Back to the Forts for the Day

Saturday morning April 25th we drove back west on Hwy 29 to return to Fort McKavett.  On the way we drove through the small town of Menard and let the “kids” see the Historic Ditch walk where there are many properties that still access the water that runs through this stone aqueduct used for irrigation since 1876.  Then out to the Presidio de San Saba which was originally built in 1757 by the Spanish to protect them next to the San Saba River from the Comanche.  Some of the stone remains are still here and a nice archeological site has been completed showing some of the old walls and buildings.  The old Atchison, Topeka and Santa Fe railroad station built in 1911 was donated to the city in 1972 and is used as a county museum now. 

After we left there we drove out west 3 miles to the Fort where they were having a special demonstration day.  There were people in historic costumes showing how to build wooden trunks, a blacksmith, a tailor making frock coats, and a group of Boy Scouts who were there to stay in one of the old barracks and do projects to earn some badges.  This fort is a well preserved example of the Texas Forts built around 1852 to protect settlers from the Indians.  It was actually occupied by residents for many years after the fort was decommissioned in June 1883.  One of the docents there actually attended school in the little schoolhouse still standing.  This is probably one of the finest restorations of a frontier fort available today.  The kids were impressed!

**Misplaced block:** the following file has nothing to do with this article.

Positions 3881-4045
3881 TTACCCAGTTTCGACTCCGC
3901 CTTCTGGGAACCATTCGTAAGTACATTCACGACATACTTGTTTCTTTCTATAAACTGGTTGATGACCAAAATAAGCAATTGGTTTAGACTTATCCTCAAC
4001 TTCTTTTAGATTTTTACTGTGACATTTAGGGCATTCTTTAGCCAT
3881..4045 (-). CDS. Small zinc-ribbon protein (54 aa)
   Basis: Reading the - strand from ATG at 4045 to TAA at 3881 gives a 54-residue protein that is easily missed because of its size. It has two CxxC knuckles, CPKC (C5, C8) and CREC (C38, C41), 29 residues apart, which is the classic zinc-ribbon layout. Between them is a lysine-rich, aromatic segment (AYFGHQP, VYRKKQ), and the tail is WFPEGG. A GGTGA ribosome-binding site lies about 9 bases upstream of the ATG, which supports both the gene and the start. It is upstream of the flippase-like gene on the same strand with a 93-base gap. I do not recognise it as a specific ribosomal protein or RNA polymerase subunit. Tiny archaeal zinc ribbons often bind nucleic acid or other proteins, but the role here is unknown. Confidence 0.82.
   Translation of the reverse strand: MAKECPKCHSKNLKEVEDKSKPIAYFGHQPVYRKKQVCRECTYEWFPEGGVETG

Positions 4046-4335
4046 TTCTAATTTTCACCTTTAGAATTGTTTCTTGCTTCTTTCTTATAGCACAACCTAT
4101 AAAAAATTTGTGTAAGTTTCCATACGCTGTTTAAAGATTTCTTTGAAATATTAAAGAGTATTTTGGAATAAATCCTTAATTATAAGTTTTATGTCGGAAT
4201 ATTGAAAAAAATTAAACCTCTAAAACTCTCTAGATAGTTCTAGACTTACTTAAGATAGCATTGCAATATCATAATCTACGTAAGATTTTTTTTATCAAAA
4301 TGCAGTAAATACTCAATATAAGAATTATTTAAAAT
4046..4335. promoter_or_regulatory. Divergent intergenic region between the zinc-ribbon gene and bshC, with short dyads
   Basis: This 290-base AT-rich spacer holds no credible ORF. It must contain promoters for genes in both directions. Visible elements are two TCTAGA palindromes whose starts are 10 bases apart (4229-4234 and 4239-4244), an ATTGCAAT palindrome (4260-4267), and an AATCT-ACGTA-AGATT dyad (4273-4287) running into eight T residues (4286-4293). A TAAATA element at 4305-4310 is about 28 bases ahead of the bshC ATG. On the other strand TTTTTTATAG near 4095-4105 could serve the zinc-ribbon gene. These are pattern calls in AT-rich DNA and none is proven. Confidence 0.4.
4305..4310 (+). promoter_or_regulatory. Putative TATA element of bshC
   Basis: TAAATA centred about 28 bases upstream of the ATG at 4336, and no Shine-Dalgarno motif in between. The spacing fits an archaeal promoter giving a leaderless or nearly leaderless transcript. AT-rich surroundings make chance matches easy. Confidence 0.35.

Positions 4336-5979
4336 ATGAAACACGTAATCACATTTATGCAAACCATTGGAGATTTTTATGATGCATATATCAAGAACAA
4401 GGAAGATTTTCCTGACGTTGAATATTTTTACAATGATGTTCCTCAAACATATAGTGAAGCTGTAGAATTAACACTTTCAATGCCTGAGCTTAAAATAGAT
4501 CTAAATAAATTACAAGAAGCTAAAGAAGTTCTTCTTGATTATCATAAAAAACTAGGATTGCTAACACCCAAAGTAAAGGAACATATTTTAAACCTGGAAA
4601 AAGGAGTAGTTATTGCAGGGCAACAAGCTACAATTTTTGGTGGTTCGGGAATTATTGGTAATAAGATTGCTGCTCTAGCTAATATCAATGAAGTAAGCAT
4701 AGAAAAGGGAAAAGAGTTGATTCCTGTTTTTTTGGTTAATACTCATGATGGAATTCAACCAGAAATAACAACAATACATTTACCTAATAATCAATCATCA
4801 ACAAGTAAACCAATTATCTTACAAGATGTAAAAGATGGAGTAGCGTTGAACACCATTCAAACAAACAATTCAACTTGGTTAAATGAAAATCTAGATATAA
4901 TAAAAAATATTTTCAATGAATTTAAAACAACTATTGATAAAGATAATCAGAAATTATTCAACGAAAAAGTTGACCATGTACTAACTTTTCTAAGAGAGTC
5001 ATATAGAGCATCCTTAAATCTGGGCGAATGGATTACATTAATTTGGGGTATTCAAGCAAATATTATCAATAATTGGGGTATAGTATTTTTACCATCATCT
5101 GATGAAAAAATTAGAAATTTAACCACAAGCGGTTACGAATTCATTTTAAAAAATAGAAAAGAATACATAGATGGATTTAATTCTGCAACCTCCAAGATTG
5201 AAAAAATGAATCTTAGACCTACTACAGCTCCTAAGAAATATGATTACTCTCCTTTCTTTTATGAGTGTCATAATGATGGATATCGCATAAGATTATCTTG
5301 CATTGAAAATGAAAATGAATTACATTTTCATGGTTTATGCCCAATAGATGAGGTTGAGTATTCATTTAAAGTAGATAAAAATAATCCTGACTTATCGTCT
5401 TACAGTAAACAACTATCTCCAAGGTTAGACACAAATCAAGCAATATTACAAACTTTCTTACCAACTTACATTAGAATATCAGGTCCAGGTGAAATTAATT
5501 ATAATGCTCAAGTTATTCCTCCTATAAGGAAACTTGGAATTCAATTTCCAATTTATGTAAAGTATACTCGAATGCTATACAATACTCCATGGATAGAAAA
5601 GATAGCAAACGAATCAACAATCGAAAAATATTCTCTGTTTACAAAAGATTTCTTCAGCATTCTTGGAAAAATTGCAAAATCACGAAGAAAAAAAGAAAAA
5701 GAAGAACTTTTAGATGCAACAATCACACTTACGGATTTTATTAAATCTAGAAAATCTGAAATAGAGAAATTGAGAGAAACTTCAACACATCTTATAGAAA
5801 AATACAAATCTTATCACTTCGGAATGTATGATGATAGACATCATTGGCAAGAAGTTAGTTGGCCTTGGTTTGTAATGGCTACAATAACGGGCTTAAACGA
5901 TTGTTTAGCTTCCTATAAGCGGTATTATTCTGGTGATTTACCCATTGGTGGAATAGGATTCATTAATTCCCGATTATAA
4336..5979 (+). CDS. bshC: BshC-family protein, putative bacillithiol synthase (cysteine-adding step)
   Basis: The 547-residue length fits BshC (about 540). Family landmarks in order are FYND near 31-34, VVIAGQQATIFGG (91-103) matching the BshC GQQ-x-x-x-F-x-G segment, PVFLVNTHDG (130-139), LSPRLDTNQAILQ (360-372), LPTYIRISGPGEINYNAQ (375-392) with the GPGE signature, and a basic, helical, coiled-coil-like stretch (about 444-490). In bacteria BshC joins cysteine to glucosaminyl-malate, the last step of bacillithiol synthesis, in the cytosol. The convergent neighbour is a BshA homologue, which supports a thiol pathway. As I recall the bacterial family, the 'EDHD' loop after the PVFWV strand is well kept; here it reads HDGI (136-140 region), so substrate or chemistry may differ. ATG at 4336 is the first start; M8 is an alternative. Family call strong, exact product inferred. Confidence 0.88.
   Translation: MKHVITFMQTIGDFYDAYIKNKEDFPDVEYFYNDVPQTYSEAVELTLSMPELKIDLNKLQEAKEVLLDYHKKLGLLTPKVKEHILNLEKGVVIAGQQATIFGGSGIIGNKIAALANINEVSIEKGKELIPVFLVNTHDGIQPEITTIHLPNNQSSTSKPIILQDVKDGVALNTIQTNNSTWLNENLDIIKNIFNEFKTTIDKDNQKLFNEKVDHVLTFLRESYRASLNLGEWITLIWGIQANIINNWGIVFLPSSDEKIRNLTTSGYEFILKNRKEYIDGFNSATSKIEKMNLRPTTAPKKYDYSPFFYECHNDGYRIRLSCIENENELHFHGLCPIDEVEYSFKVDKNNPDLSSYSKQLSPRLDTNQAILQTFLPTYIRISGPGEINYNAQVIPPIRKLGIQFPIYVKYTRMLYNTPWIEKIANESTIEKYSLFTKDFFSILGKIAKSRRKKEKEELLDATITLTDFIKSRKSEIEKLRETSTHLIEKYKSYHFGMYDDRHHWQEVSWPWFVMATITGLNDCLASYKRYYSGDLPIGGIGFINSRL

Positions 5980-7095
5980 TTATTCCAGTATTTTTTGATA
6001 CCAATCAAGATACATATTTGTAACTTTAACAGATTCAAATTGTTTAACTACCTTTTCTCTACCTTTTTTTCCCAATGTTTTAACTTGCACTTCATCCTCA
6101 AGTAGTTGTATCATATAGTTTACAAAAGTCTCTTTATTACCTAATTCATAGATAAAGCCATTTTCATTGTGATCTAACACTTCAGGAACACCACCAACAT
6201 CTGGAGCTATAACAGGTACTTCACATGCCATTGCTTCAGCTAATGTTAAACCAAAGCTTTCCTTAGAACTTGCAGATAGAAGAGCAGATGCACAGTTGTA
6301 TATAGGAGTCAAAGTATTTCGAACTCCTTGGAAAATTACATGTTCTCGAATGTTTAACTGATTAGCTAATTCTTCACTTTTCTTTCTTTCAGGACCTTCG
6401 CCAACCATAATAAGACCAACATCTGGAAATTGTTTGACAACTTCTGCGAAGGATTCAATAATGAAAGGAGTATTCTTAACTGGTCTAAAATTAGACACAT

Leaving there we returned to Llano where the Annual Crawfish Festival and Golf Tournament was in full swing with thousands there to golf, listen to the many western bands and eat lots of “bugs” (as they are called in Louisiana).

 

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